One of the great things about the Internet is having access to the best written newspaper in the English speaking world, The Guardian. I’ve been reading it for many, many moons and the first thing I do is to check and see if there’s anything new by political sketch writer, columnist, and all around satirical genius, Simon Hoggart. I looked this morning and learned instead that he had died at the age of 67.
The core of Simon’s genius was finding hilarity in the daily Parliamentary grind and producing comedic gold. He also knew his politics inside and out, including the American variety. He spent 4 years working in the US & A ,and liked Americans as much as he disliked Mrs. Thatcher, George Osborne, and Tony Benn. Here is a Hoggartian nugget about a certain former US President’s speech to the Labour Party conference in 2006:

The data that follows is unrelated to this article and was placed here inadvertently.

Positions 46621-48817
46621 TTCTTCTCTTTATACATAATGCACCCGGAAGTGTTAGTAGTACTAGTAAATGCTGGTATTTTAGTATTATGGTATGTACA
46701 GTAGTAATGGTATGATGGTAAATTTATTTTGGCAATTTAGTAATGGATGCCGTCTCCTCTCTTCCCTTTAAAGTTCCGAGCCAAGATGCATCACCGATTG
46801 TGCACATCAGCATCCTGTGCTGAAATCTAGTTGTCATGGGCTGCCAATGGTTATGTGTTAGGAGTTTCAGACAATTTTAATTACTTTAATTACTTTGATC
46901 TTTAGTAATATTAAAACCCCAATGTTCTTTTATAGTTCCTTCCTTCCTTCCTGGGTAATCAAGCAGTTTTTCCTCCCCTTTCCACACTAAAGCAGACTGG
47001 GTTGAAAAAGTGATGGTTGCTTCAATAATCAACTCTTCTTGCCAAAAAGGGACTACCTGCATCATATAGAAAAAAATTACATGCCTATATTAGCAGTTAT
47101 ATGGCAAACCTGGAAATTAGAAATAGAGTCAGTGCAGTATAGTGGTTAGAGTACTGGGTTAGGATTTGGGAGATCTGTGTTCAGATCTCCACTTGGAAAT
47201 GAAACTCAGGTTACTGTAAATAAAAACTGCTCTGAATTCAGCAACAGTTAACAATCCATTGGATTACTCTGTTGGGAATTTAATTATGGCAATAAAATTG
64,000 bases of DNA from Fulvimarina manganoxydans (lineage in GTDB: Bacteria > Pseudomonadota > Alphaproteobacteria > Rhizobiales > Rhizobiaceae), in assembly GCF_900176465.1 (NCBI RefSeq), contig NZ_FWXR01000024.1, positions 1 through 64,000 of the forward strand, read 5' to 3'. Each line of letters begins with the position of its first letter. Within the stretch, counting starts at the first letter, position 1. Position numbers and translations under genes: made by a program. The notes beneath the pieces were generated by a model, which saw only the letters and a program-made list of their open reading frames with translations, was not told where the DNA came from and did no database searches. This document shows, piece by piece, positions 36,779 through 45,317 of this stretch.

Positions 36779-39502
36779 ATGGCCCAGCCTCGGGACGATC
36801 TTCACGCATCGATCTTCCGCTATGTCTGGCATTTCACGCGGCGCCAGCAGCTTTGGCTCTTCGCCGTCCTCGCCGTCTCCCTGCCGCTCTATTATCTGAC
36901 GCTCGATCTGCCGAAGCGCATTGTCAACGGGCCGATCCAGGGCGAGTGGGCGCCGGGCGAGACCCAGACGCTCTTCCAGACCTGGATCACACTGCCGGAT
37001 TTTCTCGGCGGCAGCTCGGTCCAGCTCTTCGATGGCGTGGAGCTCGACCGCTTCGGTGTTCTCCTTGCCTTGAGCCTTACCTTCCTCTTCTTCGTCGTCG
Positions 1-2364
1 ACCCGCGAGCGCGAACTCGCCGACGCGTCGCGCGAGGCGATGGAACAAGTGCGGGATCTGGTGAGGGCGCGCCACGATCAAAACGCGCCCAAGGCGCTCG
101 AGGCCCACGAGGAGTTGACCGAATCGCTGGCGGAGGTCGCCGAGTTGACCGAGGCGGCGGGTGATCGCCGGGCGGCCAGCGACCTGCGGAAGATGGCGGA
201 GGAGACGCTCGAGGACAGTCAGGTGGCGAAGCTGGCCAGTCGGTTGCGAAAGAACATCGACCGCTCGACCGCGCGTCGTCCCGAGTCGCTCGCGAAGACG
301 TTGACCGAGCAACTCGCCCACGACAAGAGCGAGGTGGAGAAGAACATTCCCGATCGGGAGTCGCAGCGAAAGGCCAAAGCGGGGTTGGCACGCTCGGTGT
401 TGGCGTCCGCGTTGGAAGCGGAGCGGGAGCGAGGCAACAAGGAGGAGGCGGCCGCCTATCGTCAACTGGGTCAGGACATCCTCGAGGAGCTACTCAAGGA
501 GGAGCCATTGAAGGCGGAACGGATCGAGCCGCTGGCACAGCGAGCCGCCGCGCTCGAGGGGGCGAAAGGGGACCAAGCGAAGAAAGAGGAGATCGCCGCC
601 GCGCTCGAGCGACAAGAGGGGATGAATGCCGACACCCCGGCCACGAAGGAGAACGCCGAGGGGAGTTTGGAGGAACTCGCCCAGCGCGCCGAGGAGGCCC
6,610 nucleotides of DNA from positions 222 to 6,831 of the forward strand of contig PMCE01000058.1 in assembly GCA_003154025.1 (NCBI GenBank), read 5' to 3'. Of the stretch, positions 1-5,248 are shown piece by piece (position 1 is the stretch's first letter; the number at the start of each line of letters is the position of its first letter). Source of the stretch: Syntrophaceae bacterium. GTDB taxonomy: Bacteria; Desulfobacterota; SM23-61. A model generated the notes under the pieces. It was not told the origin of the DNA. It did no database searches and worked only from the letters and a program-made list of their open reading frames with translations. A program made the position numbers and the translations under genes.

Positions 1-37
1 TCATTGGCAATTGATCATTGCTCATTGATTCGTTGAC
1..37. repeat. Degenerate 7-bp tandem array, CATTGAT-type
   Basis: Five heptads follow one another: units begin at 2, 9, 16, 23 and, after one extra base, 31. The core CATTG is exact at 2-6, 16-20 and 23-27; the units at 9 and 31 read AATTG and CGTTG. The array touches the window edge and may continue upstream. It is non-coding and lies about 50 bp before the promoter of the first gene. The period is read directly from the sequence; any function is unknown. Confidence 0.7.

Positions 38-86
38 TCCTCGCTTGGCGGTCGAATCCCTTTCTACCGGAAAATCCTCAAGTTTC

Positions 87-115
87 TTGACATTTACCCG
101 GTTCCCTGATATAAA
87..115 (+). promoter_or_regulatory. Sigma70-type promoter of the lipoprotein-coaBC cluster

“The former president was brilliant, dazzling, charismatic, seductive and completely shameless. He wooed them all the time. He didn’t stop. He cast his eyes down coyly. Then he raised his head, smiled, and looked slowly round the audience, gazing deep into their eyes. He is the Princess Di of the political world …”
Simon’s column is still online at the Guardian. If you haven’t read his stuff, check it out and if you have, go back for a bit of re-reading. The world of political satire has lost one of its giants.I’ll let him have the last word with a paragraph from his last column, which was a year in review spectacular:
In Britain, it was a year of ceremonial – births, deaths, and the first Wimbledon men’s champion for 77 years.We lost Margaret Thatcher, who proved as divisive in death as she ever was in life. Among Tories her passing was greeted as if we had lost a national saint. In the north she was burned in effigy. Even as her funeral procession wound through London streets some faced the cortege and bowed their heads in respect; others turned their backs. What few people seemed able to do was face the fact that she got some things right, and others horribly wrong; that she wasn’t evil so much as ludicrously overconfident in her judgments. The new pope may have renounced his own infallibility, but she never did.